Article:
By the time you’re 25 years old, roughly one-third of the people who were alive when you were born are dead. By the time you’re 50, about two-thirds of everyone on the planet who were alive when you were born are dead. The earth’s turn-over rate is quite something.

Things have always happened fast — lives flash by and before you know it your childhood is over, your youth is gone and your kids are grown up. However, things seem to go a bit faster now than they ever have before. On top of our material, advertisement-laden modern world, technology evolves at incredible rates. It changes so frequently, that it’s normal for older generations to not even understand the nuances of new technology. It’s moving so fast that by the time the ethics of a new piece of technology are generally agreed upon, it’s already obsolete. These were not problems faced by cultures thousands or even hundreds of years ago.

To illustrate just how quickly we’re moving now, I have laid out a few facts here that I was either made aware of recently or simply put together myself. Everyone knows this one: in 1969, we took people to the moon with less computational power than the cell phone in your pocket (by a significant margin), but here are a few more:

  • The oldest man in the world was a year old when the first radio broadcast aired, and had just turned nine when WWI began. He is still alive.
  • The first mass-produced car was invented in 1913; the helicopter was invented only 26 years later. You could see rich people riding a brand-new Model-T as a 10-year-old on your family horse, and then be flying prototypes for helicopters in your 30s.
  • There were people who were alive to see the Wright Brothers fly the first plane in history, and then also see men land on the moon in 1969.
  • A man served in the US military in both the Civil War and WWI.
  • The last known smallpox death was in 1978; approximately 300 million people had died from the virus in those 78 years of the 20th century.

This wasn’t always the case — technology used to move at a snail’s pace. Developments would take hundreds of years, even thousands of years if you go back far enough. To contrast our rapid pace of tech-evolution, consider these:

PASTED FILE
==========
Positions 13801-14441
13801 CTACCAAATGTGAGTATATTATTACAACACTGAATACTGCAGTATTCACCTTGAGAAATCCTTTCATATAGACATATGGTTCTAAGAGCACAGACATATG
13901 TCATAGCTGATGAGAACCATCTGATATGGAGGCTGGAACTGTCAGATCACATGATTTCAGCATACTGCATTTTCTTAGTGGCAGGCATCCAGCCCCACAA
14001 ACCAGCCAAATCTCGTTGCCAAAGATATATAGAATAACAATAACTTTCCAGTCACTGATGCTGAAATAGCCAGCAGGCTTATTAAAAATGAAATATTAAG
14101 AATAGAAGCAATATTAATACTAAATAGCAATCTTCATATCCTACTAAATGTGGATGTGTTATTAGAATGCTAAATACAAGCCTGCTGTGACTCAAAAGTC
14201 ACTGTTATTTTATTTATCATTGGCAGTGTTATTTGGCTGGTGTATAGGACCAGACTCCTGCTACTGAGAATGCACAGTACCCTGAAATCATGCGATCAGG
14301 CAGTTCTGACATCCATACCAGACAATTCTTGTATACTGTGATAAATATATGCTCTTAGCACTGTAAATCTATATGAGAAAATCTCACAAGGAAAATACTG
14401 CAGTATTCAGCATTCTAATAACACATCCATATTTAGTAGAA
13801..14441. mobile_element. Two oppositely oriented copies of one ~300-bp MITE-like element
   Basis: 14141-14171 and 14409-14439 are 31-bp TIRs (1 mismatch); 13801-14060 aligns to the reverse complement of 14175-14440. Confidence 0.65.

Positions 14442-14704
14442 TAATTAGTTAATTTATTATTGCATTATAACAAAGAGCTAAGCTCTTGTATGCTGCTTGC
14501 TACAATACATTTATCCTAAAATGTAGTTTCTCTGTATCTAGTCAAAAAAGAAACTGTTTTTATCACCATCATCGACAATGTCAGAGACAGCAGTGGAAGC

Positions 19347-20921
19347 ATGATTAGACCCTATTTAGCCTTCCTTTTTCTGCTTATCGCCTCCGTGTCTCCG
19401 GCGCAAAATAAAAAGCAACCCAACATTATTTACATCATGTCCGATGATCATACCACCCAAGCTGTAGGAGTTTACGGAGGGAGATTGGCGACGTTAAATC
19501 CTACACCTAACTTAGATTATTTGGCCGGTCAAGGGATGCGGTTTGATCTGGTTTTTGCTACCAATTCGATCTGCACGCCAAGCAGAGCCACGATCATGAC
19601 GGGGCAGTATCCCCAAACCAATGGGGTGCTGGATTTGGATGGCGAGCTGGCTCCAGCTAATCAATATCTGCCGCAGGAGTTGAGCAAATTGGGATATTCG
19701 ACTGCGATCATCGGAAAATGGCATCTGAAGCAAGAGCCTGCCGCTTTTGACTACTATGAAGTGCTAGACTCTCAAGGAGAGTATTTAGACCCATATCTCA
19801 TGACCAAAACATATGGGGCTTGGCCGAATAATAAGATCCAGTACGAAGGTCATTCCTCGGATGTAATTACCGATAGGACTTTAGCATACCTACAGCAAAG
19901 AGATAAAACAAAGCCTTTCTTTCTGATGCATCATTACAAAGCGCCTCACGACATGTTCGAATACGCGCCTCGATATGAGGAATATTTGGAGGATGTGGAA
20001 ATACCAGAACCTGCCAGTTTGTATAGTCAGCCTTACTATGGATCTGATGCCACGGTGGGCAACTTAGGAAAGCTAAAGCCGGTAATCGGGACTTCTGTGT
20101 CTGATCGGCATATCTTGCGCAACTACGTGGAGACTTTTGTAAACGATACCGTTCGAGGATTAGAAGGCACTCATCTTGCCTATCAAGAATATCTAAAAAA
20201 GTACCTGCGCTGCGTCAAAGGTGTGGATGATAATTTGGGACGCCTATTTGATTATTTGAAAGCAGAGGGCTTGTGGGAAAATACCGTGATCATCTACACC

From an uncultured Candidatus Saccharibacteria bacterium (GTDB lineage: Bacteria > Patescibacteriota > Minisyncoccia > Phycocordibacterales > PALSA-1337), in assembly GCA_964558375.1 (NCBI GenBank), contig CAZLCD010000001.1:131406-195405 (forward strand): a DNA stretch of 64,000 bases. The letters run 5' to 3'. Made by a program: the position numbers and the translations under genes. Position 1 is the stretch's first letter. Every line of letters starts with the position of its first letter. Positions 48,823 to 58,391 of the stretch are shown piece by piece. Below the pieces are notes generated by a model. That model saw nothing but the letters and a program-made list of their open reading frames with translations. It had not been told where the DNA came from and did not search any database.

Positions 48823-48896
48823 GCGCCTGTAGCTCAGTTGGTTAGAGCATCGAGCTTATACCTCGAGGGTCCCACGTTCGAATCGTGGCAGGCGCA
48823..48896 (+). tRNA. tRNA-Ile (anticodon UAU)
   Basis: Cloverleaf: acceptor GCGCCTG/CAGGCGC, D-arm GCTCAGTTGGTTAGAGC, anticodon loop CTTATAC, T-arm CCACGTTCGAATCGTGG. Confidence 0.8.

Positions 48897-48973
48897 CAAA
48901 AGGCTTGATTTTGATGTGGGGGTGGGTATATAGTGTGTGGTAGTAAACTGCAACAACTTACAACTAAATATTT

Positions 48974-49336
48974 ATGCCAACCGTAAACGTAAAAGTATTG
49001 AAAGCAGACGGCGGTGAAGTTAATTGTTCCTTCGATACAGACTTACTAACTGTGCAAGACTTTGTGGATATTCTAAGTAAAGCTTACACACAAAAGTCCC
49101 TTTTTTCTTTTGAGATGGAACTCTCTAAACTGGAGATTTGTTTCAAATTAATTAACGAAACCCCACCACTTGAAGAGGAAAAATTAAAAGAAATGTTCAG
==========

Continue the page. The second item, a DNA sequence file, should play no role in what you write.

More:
• The wheel was invented somewhere around 3,500 BC, however fixing that onto a siege weapon called a catapult didn’t show up until 400 BC.
  • Boats were in wide us somewhere around 10,000 BC. Our first records of people figuring out to put sails on-board vary quite a bit, but it probably wasn’t for thousands of years later.
  • Gunpowder is referenced as early as 142 AD, and again and again after that. However, it was not for hundreds of years (12th century, by the earliest records) that the first gun-like weapon was used, and not until the 14th century until the first canon was used.
  • For approximately 90% of human history, people have been hunter-gatherers, as opposed to the agricultural societies we have today.

This is not to say that the developmental capability of people in older times was any worse than ours are now — biologically speaking, we haven’t changed. And our primal instincts, base desires and state of emotions has certainly not changed (history can show you that). However, there has been an undeniable spark that has propelled us forward at incredible rates in recent history, possibly from the industrial revolution, possibly from the use of electricity, or possibly from somewhere else.

Either way, the world is moving forward at break-neck speeds now, and that’s the reality of it.


Featured image: In this undated file photo, Orville and Wilbur Wright test their airplane on a beach. The Wright brothers have long been credited as the first to achieve powered flight. But in June, 2013, Connecticut Gov. Dannel P. Malloy signed a law giving German-born aviator and Connecticut resident Gustave Whitehead the honor of being first. On Thursday, Oct. 23, 1013 Ohio state Rep. Rick Perales and North Carolina state Sen. Bill Cook held news conferences to dispute Connecticut’s action and reassert the Wright Brothers were first in flight. | AP Photo/File